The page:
Chapter 9, Blog 1
By Chuck Wells As Told To Ray Hochgesang
Afterward, my wife had a few questions.
“Let me understand this,” Melinda said as she struggled to sit up in bed. “I get horny, I can just call Cujo and … “
“I don’t know his name, but I don’t think it’s Cujo.”
“All I know is since you started this workout nonsense, we haven’t made love. That is, until now. You always roll over. Say you’re too tired.”
“If you say so.” What else could I say?
Yes, my early morning jaunts of training had derailed our love life. I wondered how many athletes were divorced. Would their percentage be higher than the average dysfunctional couple? How does someone like former baseball star Nomar Garciapara and ex-soccer queen Mia Hamm cope? Before Mia retired, surely they had to book their sex life months in advance.
The sex had done its job and taken me down an adrenaline notch and a half. In spite of Melinda’s babble, I began to doze.
“Daddy, get up.”
It was Jessie, our precocious 5-year-old daughter. Like her sister, Shannon, her sparkling, blue eyes sprinkled joy everywhere they aimed, even into my dark, sleepy ones.
“Daddy, are you going to get out of bed soon?”
“No,” I said.
“Yes, Jessie,” answered Melinda. “You want breakfast, don’t you? Go ahead and get dressed. I’ll send Daddy to McDonalds.”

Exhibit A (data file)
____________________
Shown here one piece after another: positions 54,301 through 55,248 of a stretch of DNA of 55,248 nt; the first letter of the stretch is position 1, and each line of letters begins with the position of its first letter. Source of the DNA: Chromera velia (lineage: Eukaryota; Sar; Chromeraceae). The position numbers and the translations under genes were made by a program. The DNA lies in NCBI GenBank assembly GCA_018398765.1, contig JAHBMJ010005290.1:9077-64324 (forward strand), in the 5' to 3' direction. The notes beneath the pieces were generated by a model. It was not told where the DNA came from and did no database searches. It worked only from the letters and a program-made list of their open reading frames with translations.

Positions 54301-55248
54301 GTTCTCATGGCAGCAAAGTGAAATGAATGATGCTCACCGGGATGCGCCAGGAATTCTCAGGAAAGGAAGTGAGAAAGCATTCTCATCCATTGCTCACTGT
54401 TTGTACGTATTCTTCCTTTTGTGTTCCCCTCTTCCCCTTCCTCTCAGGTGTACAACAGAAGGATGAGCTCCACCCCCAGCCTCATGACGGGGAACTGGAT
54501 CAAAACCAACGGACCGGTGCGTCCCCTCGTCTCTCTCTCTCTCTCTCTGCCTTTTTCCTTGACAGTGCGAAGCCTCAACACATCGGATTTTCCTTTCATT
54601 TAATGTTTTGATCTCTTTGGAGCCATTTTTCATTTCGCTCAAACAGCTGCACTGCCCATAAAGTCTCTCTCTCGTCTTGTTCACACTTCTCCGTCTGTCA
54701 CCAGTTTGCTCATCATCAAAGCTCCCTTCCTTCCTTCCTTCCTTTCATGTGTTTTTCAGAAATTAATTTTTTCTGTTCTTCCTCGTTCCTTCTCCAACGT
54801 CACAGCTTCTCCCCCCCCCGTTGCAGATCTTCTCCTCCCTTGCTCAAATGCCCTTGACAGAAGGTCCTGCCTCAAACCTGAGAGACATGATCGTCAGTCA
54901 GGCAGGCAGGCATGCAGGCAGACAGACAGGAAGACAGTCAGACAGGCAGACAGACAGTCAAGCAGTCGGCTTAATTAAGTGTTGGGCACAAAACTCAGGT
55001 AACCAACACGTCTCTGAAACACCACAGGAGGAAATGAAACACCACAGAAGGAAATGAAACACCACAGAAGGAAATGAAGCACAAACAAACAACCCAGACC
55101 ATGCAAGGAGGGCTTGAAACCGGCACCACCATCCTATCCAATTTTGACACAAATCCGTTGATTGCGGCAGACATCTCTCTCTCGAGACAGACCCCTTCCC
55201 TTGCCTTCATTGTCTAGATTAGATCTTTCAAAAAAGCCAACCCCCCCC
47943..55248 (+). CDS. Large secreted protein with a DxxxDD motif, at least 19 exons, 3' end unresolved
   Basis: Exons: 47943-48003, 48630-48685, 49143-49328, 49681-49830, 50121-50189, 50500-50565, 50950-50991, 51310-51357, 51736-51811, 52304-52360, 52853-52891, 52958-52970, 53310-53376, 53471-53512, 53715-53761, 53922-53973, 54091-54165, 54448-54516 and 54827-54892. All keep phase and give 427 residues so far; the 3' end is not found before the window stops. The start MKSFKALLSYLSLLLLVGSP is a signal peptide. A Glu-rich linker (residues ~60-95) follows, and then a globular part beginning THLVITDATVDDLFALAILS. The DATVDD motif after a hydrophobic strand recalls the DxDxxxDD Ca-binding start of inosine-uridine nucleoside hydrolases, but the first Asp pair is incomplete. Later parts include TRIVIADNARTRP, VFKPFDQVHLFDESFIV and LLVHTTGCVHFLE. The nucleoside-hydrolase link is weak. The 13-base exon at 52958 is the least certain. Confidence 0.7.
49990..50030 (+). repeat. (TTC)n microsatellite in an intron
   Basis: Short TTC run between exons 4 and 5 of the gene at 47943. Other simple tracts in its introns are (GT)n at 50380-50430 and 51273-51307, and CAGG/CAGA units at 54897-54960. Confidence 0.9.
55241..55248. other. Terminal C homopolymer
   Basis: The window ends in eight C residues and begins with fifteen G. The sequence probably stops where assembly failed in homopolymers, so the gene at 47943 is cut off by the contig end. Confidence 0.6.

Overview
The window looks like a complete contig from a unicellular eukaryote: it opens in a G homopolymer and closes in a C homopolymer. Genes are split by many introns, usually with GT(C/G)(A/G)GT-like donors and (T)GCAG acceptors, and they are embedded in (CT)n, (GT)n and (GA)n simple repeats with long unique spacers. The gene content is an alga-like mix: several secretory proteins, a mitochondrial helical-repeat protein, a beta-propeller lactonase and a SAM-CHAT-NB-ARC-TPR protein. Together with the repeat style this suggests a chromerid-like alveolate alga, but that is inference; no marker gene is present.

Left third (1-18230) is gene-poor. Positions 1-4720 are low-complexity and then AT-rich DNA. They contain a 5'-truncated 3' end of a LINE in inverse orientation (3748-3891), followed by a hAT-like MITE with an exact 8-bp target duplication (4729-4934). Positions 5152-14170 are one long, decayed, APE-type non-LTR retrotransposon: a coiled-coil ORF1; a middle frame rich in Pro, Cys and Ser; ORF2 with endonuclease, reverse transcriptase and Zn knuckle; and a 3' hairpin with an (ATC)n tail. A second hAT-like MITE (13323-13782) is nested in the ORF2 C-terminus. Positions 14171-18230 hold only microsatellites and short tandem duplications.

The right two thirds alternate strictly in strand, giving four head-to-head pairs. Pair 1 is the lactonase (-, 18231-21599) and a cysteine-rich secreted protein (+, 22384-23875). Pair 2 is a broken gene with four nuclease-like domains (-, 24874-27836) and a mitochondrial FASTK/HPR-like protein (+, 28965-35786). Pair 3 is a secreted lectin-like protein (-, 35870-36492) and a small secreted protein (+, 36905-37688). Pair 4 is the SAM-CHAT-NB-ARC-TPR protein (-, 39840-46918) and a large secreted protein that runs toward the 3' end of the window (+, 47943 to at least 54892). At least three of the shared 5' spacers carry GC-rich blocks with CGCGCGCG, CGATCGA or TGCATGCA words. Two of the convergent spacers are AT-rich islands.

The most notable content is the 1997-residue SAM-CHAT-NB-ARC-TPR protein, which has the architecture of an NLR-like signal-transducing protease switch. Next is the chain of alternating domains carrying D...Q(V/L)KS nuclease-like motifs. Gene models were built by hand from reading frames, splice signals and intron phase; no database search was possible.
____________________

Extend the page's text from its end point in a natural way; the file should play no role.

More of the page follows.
Off she scampered.
“Breakfast, huh?” I wondered out loud. “Can we just skip breakfast today? Cujo didn’t get his breakfast.”
Melinda stifled a giggle as she tossed on a red-and-white polo.
“Maybe you could get Cujo an Egg McMuffin.”
“I think he prefers a Wells Burger Happy Meal.”
For that I got a face full of pillow. At the breakfast table, I got interrogated.
“Daddy,” started Jessie. “Why are you running every morning?”
“I’m in training.”
“He’s trying to make it to the Olympics,” said Melinda. “Pass me the milk, Hon.”
“Yeah, the Olympics,” I said. “You know, daaaa, daaaa, ta-da-da-da-da, da-da-tada-da-da-da-da. They award medals. Remember, we watched it on TV.”
Jessie’s eyes blazed blue.
“The bobsled? You’re going to be in the bobsled?”
“No, Honey, the Summer Games. Track and field,” I said.
Disappointed, Jessie looked down and flipped over her breakfast burrito.
“It’s Daddy’s latest midlife crisis, Honey,” Melinda said. She sipped her coffee. “It’s not really serious. Just humor him.”
I ignored Melinda and focused on Jessie.
“Track and field. It’s fun. When I was in high school, I won the state title in the 880.”
“Yes,’ said Melinda. “About 80 years ago.”
I ignored her again. Jessie’s eyes opened wide.
“Daddy, can I have your medal?”
“I have to win one first. Mommy and some others don’t think Daddy can do it. They think I’m too old.”
“You’ve got that right, Jackson,” said Melinda. “I think I have a hundred years of history on my side.”
“See what I mean? Maybe they’re right,” I winked at Jessie. “But I might give it a try anyway.”
Jessie squinted and studied me for a hot 10 seconds.
“I think you can do it, Daddy.”
Copyright © 2012 by Chuck H. Wells/Ray Hochgesang